Ridley Scott is known for his ability to craft some of the most epic movies in modern film. GladiatorKingdom of Heaven, and even the crime epic American Gangster all fit nicely into this category of huge films. Now we have a movie based off of a novel by Andy Weir, and in my opinion, this is a pretty absurd choice of book to make a movie out of. Not because it’s a bad story, but it’s actually too great of a story with different story lines that not only spans continents, but planets. If I was a major Hollywood film maker, a project like this would intimidate me, but leave it to Ridley Scott to take the source material and make it into one of the stand out movies of 2015.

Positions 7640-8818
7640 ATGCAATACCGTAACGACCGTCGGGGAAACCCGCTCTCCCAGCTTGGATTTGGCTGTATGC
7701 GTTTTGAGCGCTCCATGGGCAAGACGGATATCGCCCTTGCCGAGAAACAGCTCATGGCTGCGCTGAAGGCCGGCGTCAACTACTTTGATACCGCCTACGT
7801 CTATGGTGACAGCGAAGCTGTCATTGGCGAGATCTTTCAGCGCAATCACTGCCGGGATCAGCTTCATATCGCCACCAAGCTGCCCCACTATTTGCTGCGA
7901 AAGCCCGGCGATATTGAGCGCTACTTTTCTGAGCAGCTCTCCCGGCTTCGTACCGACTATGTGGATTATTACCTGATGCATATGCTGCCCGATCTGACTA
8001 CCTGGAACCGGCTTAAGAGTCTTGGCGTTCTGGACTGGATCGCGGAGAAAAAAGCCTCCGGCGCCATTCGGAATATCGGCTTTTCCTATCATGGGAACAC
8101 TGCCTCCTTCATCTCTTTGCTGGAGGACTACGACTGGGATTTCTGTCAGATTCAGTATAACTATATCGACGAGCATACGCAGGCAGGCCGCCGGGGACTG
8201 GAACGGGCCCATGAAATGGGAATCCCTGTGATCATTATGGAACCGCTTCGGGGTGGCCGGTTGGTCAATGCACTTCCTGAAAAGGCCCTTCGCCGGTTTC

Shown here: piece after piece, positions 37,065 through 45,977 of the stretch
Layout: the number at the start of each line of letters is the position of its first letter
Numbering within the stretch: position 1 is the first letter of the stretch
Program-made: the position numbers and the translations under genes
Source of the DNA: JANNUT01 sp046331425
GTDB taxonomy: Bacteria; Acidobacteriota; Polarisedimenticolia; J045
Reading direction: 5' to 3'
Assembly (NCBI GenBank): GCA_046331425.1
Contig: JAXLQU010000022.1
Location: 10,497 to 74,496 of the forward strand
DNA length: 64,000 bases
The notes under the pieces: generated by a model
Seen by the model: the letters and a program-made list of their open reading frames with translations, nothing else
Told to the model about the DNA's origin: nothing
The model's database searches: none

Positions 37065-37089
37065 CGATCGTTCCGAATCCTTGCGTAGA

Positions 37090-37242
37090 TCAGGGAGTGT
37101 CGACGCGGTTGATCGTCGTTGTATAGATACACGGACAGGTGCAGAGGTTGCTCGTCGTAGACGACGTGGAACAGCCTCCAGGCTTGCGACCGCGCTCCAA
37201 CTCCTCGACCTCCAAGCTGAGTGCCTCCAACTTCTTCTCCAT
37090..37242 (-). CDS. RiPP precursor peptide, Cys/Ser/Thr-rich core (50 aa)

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In the not too distant future, NASA sends a group of scientists to Mars to learn more about the desolate, red planet. When a violent storm cuts the mission short, botanist Mark Watney (Matt Damon) is presumed dead. NASA releases the news, but are then shocked to learn that Watney is alive and well and has been stranded on Mars. Watney knows that it may be up to four years before the next mission can arrive to rescue him, so he begins working to make the dead soil of Mars into a place that he can live on. Meanwhile, NASA director Teddy Sanders (Jeff Daniels) and Ares III mission director Vincent Kapoor (Chiwetel Ejiofor) start devising multiple different plans to not only provide food for Watney, but also find a way to rescue him from Mars as soon as possible. This may ultimately fall on Ares III commander Melissa Lewis (Jessica Chastain) and the rest of her crew, forcing them to turn back around and get Watney home.